Not long after the introduction of Google Authorship in the summer of 2011, many online marketers started to speculate as to whether the authority of an author could influence author visibility in Google Search. These conversations grew more frequent as some users’ Google+ profiles started to amass authority, and as a result, started to become more visible in and out of personalized search.
To many online marketers, it seemed logical that as the quantity and quality of inbound links pointing to a user’s Google+ profile increased, that the authority of a user’s profile would also grow. As digital marketers and Google+ users, many actively publishing authors were relying on toolbar PageRank as one metric to measure the authority and visibility potential for Google+ profiles, pages, and communities. While the link analysis algorithm is one of many factors that Google takes into consideration when ranking webpages in Google Search (and may never be updated again), it did provide authors with a glimpse into the potential authority their profiles were amassing from incorporating Google Authorship into their content marketing strategy.
Why am I talking about Authorship and author authority as it relates to Google+? Because I believe our Google+ profiles are essentially the central hub for how Google is evaluating user’s connections, authority, topical relevance, and more. Similar to how Google uses the link graph to evaluate the reputation and trust of websites and webpages, I think it’s reasonable to assume that Google will use the inbound links from Authorship markup to paint a picture of an author and evaluate these signals in a way that’s similar to Google’s ranking algorithm.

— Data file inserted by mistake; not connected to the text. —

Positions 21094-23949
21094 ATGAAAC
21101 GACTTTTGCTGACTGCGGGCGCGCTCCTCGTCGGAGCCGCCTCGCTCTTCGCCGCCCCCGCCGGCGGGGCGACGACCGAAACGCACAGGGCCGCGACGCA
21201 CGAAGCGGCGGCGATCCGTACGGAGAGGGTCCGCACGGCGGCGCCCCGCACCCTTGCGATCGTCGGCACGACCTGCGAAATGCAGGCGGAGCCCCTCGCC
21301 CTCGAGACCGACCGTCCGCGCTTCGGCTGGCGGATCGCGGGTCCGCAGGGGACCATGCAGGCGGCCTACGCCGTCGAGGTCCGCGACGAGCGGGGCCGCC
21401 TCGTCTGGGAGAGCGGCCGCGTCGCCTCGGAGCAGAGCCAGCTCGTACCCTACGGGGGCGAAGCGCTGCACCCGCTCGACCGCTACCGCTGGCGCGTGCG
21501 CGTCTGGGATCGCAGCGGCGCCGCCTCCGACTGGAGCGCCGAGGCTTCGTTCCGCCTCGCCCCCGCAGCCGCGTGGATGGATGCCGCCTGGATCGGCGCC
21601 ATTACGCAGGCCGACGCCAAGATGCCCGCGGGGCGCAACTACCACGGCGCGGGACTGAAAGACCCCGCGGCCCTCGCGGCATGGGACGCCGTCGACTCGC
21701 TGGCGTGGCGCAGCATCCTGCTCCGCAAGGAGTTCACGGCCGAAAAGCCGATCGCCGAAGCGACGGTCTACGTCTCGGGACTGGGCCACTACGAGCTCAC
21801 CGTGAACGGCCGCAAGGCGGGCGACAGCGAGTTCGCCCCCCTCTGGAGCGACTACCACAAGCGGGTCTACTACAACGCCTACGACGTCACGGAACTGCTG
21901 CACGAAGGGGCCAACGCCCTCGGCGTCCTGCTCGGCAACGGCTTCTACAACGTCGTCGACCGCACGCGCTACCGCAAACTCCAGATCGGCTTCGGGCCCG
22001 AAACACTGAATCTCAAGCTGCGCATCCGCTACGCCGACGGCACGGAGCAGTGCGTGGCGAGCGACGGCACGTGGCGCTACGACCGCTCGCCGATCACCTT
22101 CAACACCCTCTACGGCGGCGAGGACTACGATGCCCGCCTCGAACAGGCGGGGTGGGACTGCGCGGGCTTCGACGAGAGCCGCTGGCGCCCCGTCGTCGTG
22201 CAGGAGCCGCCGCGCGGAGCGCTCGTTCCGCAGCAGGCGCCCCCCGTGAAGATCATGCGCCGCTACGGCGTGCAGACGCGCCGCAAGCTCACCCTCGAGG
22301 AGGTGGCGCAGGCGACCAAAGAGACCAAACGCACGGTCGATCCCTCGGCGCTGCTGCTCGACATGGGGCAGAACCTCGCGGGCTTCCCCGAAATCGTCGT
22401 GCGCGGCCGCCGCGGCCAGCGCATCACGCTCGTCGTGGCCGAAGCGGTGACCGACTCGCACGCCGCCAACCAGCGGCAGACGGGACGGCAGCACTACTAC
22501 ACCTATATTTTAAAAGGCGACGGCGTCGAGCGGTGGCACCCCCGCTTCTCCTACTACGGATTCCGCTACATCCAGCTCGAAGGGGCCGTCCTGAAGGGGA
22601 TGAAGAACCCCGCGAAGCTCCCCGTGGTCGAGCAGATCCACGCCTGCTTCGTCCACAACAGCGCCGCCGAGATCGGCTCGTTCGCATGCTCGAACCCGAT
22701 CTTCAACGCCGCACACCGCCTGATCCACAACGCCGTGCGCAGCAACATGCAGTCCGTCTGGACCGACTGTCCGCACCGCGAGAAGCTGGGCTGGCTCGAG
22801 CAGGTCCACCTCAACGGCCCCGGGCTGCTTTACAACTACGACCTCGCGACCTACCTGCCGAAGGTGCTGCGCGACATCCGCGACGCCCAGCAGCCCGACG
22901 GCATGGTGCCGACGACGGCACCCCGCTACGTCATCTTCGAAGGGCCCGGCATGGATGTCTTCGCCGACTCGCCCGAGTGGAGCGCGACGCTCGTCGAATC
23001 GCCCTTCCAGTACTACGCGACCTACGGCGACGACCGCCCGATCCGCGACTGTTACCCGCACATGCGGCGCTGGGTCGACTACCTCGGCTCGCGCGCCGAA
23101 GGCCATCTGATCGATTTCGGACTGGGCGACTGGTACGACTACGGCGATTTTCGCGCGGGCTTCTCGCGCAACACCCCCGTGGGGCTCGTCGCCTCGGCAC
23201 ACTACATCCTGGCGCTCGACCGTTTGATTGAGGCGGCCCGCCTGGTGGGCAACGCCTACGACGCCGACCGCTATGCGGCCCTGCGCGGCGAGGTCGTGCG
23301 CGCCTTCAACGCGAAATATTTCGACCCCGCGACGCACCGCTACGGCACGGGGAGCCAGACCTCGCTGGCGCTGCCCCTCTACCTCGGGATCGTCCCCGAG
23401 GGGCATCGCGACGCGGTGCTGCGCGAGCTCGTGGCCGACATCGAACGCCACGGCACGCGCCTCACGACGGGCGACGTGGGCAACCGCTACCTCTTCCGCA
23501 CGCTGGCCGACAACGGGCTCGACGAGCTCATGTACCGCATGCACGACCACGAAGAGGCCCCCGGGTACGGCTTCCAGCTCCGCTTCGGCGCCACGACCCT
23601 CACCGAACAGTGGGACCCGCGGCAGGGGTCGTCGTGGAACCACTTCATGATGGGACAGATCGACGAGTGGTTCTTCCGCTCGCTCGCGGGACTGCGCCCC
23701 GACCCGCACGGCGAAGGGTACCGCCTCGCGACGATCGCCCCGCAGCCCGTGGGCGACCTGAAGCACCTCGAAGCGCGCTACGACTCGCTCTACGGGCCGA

One author, who was an early adopter of Authorship and Google+, was search and social media marketing expert Mark Traphagen. As Mark’s Google+ profile continued to amass authority from frequently publishing popular content on trusted websites, his face was becoming a common appearance in other users’ personalized search results. In many instances, Mark was outranking other users for their own Google+ posts that he had simply reshared.
Having a keen interest in Authorship, I initially met Mark in the Google Authorship and Author Rank community in 2012 and a friendship ensued. Fast forward to 2014 and I’m publishing an interview on my marketing blog featuring Mark, where he discusses both his personal interests and thoughts on multiple topics related to digital and social media marketing. I claimed and verified Authorship for the post, and all was well with the world.
Shortly after publishing my interview with Mark, I read about Craig Addyman’s Authorship experiment with Rand Fishkin, and I wanted to try to recreate the experiment with Mark’s interview on my blog. Craig’s experiment was interesting, but there were a few variables that made some marketers question if the visibility increase for Rand’s name in Google Search was a result of author authority.